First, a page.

Today I’m welcoming my fellow Carina UK author Amy Bird to my site. Amy’s debut novel Yours is Mine reached the coveted No. 1 spot on the Amazon.com Women’s Crime chart. Her new novel, psychological thriller Three Steps Behind You was released last week. It tells the story of a crime writer who believes he has to experience everything in order to write about it. But behind his writing is the obsessional need to get closer to his childhood friend, Adam, and Adam’s wife, Nicole – whatever steps he must take. Today Amy is talking about her influences in writing Three Steps Behind You. Over to you, Amy!
Reading as a writer – my thrilling influences
There are some writers who don’t read other people’s work while writing their own, for fear that their style suffers under outside influences. When I was writing my first novel, I used to be like that. But as I wrote my second novel, psychological thriller Three Steps Behind You, I devoured films, plays and books in the same genre. If you’re writing a thriller, you need to inhabit the intense noir-ish and sinister world that exists in art. Everything in the world of your fiction becomes about enhanced suspicions, suspense and intrigue. Exposure to other literature in the genre heightens that sensitivity. It reminds you what is gripping, and what is not; how tiny details can chill a reader; how character’s motives can be obscured then – shockingly – laid bare. Your plot, your style and your words are your own, but there is a shared heritage to help along the way.
Here’s an insight into my reading pile while I was writing Three Steps Behind You:
1. Rebecca by Daphne du Maurier. This classic psychological thriller had long been a favourite novel and I revisited it to see how du Maurier deals with the relationship of man, dead ex-wife and current wife, which I also explore in Three Steps Behind You. I was not disappointed. She was a true master of drip-feeding little bits of information to create a gradual unease in the reader, and then the realisation by the protagonist, coming together in a gripping final third of the novel.
2. Precious Thing by Colette Macbeth and Stay Close by Harlan Coben. Both of those contemporary novels deal with the gradual emergence of shocking family secrets. In both, we know from the start that there is a secret, but we don’t know what it is, which is what grips. My talented host Helen also deployed that tactic in her excellent debut The Ghost House, which I was reading too.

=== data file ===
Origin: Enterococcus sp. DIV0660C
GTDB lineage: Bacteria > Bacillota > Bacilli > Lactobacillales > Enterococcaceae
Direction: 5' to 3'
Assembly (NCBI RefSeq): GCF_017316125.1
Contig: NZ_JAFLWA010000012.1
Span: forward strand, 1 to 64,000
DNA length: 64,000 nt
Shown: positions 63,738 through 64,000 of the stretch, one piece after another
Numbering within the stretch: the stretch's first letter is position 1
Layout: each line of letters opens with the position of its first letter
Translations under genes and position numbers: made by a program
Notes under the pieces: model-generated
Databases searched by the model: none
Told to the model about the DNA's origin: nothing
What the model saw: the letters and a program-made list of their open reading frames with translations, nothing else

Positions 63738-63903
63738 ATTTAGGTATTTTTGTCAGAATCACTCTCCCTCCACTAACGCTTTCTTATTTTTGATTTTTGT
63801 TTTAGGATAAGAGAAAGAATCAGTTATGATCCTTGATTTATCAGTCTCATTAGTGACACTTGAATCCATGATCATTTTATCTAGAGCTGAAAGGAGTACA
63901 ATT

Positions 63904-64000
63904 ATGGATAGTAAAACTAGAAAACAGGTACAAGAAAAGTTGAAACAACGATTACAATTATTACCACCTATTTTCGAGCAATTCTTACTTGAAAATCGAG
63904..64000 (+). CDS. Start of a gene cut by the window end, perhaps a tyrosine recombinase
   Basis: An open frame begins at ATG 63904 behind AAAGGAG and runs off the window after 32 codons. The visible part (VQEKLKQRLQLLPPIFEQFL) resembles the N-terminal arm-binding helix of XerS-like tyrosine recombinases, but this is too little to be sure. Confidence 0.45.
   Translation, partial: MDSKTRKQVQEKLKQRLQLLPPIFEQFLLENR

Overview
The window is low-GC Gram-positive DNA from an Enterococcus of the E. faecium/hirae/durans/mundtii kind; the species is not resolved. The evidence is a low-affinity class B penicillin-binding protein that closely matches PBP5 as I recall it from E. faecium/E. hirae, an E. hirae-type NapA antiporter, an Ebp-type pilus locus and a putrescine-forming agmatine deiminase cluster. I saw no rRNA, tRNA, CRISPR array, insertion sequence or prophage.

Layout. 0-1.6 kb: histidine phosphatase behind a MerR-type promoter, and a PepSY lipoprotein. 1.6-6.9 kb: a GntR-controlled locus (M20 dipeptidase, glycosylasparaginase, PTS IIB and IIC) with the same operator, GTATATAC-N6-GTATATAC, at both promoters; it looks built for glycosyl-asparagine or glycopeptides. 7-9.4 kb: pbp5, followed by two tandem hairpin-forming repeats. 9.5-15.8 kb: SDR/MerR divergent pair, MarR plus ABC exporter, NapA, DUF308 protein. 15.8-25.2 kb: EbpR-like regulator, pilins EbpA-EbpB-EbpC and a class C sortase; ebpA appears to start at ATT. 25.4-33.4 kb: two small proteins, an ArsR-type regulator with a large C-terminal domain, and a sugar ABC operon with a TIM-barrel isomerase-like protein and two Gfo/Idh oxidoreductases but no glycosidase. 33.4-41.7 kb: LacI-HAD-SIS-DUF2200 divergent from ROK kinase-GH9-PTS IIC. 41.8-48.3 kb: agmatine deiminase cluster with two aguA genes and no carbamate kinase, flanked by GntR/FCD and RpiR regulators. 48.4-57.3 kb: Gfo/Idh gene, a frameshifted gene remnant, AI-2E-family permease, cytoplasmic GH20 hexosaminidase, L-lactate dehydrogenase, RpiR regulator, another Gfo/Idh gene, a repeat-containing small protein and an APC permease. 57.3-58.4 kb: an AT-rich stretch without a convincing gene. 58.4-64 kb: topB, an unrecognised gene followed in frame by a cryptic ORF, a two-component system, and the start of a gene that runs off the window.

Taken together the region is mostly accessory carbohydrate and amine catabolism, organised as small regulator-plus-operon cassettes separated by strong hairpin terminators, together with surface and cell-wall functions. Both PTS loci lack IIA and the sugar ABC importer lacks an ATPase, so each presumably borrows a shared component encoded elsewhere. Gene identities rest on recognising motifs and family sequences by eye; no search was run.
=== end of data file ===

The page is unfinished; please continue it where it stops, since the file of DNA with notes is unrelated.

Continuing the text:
3. The Big Sleep by Raymond Chandler was in my mind, for his wonderful cliff-hanger chapter endings. I also love the stylishness of his prose, the seediness of his settings, the oppressive atmosphere he creates, and the weird investigative journey of the hard-boiled Philip Marlowe.
4. Susanna Moore, for her shockingly unlikeable and obsessive characters in In the Cut. I admit that I actually threw Moore’s book across the room when I first read it (a rare act for a book-lover) because I found the almost predatory self-victimisation of the female protagonist offensive, but the hypnotic style and strange illogical choices of the protagonists still haunt me. I deliberately took quite a stylised approach to writing Three Steps Behind You, from the viewpoint of my psychotic protagonist, which will hopefully be equally haunting.
5. Now for a leftfield choice – I did a close reading of the section of Ovid’s Metamorphoses that deals with Echo and Narcissus. One of the themes that Three Steps Behind You novel deals with is male friendship and sexuality. The idea of obsession with a reflection of yourself really intrigued me, and you’ll see Metamorphoses mirrored in one scene between Dan and the object of his obsession, Adam, as they bathe in Hampstead Ponds.
There were also some great pieces on my reading list that I only got to once I finished writing Three Steps Behind You. I’m listing these too, so that if you read it and (hopefully!) love it, you have access to work on a similar theme:
1. The Ministry of Fear by Graham Greene. Greene is a master of using tiny details to create an atmosphere of danger and suspense. His work is also set in the underbelly of London, like Three Steps Behind You. Plus there is another take on the classic man-woman-man relationship struggle that I explore in Three Steps Behind You.
2. The Pride by Alexi Kaye Campbell. This is a play, rather than a novel. It deals with a complex man-woman-man relationship and male friendship/ sexuality. I saw an excellent production at Trafalgar Studios at the back-end of 2013, but I’m sure you’d get a lot from reading the play too.
3. Strangers on a train by Patricia Highsmith. I confess, shockingly, that I haven’t read the book. But I’d previously seen the Hitchcock film, then in January this year I saw the stage version in the West End. They are strikingly different, as apparently Hitchcock was prevented by censors from including elements of the book in his film. And again, we see that claustrophobic man-woman-man relationship in which power and secrets can be deployed so compellingly.
You’ll have to see for yourself whether the above influences are apparent in Three Steps Behind You. For the readers amongst you, I would love to hear your views. For the writers amongst you, my lesson is this: read and watch widely to absorb yourself in the type of world you want to create, and learn from the technical skill of other writers, but ultimately you must create a story and style that showcase your own unique voice – that’s why we will read your work.
Three Steps Behind You is available now from all good e-retailers, including Amazon (http://www.amazon.co.uk/Three-Steps-Behind-You-Bird-ebook/dp/B00IG9Q2EA) Kobo (http://store.kobobooks.com/en-US/ebook/three-steps-behind-you) and iTunes (https://itunes.apple.com/gb/book/three-steps-behind-you/id823643776?mt=11). You can connect with Amy at http://www.amybirdwrites.com or via twitter @london_writer or Facebook https://www.facebook.com/amybirdwrites